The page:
"Then, at last, a decision is made... A Rubicon is crossed..."
Xavier made the call and brought in Xi'an for preliminary testing. The story of her arrival at the school was told in 1983's Marvel Graphic Novel I#04, by Chris Claremont and Bob McLeod. In it, we see the birth of the next generation of mutants, as over the course of the story Xavier and Moira slowly assemble a band of young (oh, go on then, new) mutants clearly in need of the guidance and help only he can provide. So, at the end of that particularly enjoyable comic, we end up with this band of fresh (faced) teenagers with powers.
"I see that our relationship is becoming as... fascinating... as I anticipated."
Oh boy, Danielle Moonstar... If only you could see what was coming for you in the X-Men/Micronauts limited series scheduled for 1984. Or even what was really going on right now... Marvel Graphic Novel I#04 only briefly mentioned the X-Men's disappearance, yet the Brood weren't mentioned, not even the fact Xavier wasn't quite himself thanks to the young Brood queen growing inside him.
It's hard to tell if Xavier's decision to gather a new band of mutants was fully his own choice... Or actually the handiwork of the Brood Queen embryo who was already subtly influencing her host. After all, having suitable host bodies available as soon as she hatched would only make sense. One might argue Xavier's distinct aversion to assemble a new class was Charles' last (sub)conscious act of resistance. When he decided to call in Karma in Uncanny X-Men I#165, that could symbolize the moment the infant Brood Queen won out. Xavier might look human, but she's the one calling the shots (even though she'd still need to be pushed around).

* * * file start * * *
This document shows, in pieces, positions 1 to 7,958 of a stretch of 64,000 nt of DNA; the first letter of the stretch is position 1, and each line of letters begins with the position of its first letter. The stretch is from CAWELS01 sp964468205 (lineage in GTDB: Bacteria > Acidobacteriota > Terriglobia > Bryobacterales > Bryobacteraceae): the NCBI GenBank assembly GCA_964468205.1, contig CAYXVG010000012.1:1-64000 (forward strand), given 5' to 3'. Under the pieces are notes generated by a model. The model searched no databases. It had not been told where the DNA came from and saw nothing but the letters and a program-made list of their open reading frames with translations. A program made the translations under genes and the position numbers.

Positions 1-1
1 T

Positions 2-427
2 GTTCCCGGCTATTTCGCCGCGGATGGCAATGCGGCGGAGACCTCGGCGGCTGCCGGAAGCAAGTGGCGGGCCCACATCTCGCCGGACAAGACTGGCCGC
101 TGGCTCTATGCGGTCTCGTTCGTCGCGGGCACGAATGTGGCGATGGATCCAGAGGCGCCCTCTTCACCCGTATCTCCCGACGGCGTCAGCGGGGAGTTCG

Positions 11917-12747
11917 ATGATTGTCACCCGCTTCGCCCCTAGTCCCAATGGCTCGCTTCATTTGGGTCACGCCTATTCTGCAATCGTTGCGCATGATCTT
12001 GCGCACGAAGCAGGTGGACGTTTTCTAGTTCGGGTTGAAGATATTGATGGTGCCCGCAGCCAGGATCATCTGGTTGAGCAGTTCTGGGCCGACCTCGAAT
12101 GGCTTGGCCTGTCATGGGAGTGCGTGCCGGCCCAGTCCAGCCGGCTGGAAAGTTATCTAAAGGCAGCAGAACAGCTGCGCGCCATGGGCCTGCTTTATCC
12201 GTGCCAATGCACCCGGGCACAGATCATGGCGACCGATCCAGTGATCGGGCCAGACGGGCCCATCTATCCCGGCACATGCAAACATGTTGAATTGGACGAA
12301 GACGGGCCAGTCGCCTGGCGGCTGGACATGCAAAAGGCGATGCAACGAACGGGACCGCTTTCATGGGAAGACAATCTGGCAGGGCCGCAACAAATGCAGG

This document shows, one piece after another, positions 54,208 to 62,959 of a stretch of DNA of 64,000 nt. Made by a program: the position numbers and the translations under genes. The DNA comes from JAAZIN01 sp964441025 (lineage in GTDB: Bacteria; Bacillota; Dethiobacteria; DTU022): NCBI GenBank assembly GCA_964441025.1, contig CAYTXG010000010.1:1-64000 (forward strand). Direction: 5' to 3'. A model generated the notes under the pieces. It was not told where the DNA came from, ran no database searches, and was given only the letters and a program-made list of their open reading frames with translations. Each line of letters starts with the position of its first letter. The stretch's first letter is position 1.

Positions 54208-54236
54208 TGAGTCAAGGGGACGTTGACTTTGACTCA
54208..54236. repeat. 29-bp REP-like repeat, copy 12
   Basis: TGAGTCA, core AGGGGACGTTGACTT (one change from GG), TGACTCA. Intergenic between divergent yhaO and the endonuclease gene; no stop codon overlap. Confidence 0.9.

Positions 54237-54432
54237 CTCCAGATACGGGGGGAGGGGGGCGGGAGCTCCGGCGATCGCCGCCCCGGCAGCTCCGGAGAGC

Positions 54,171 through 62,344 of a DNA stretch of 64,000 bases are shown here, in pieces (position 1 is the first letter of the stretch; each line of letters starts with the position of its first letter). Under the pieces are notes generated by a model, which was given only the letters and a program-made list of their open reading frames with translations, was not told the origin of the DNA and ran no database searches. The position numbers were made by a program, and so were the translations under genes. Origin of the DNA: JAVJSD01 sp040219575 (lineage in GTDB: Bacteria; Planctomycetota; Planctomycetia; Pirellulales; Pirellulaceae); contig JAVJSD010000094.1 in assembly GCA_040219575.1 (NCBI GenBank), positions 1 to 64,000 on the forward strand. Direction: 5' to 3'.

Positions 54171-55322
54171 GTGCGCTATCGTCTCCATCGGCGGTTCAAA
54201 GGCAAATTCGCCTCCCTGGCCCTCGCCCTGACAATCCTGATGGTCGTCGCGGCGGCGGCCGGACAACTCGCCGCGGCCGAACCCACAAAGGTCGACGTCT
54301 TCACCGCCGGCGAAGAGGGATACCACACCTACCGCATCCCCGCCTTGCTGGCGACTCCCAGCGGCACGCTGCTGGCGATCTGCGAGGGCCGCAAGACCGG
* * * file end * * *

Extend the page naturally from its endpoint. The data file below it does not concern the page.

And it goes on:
Which brings me to another thing: it's been well established the Brood embryos hypercharge their hosts' recuperative abilities to make sure they are fully fit by the time the young Queen is ready to take over. In Uncanny X-Men I#164, Kitty Pryde caught a lethal dose of radiation, only be fine the next morning... Shouldn't Charles' shattered spine have been mended, allowing him to walk again?
Of course, just in case someone at Marvel reads this and has a No Prize left somewhere... The baby Brood might well have restored Charles's legs, but having her host suddenly walking might cause people to grow suspicious before she was ready to take over. Best to keep playing it straight.
"A royal egg will be implanted within each of you..."
While the X-Men's trials and tribulations in space continued (which we'll cover in the next part), these new mutants got their own spin off title called... Ow, don't make me say it.
After a rather inoccuous first two issues fighting some Sentinels, New Mutants I#3 saw Dani Moonstar (then going by Psyche) getting taunted, hunted and mocked by the Brood growing in Xavier. Time was clearly running out, but who could save them?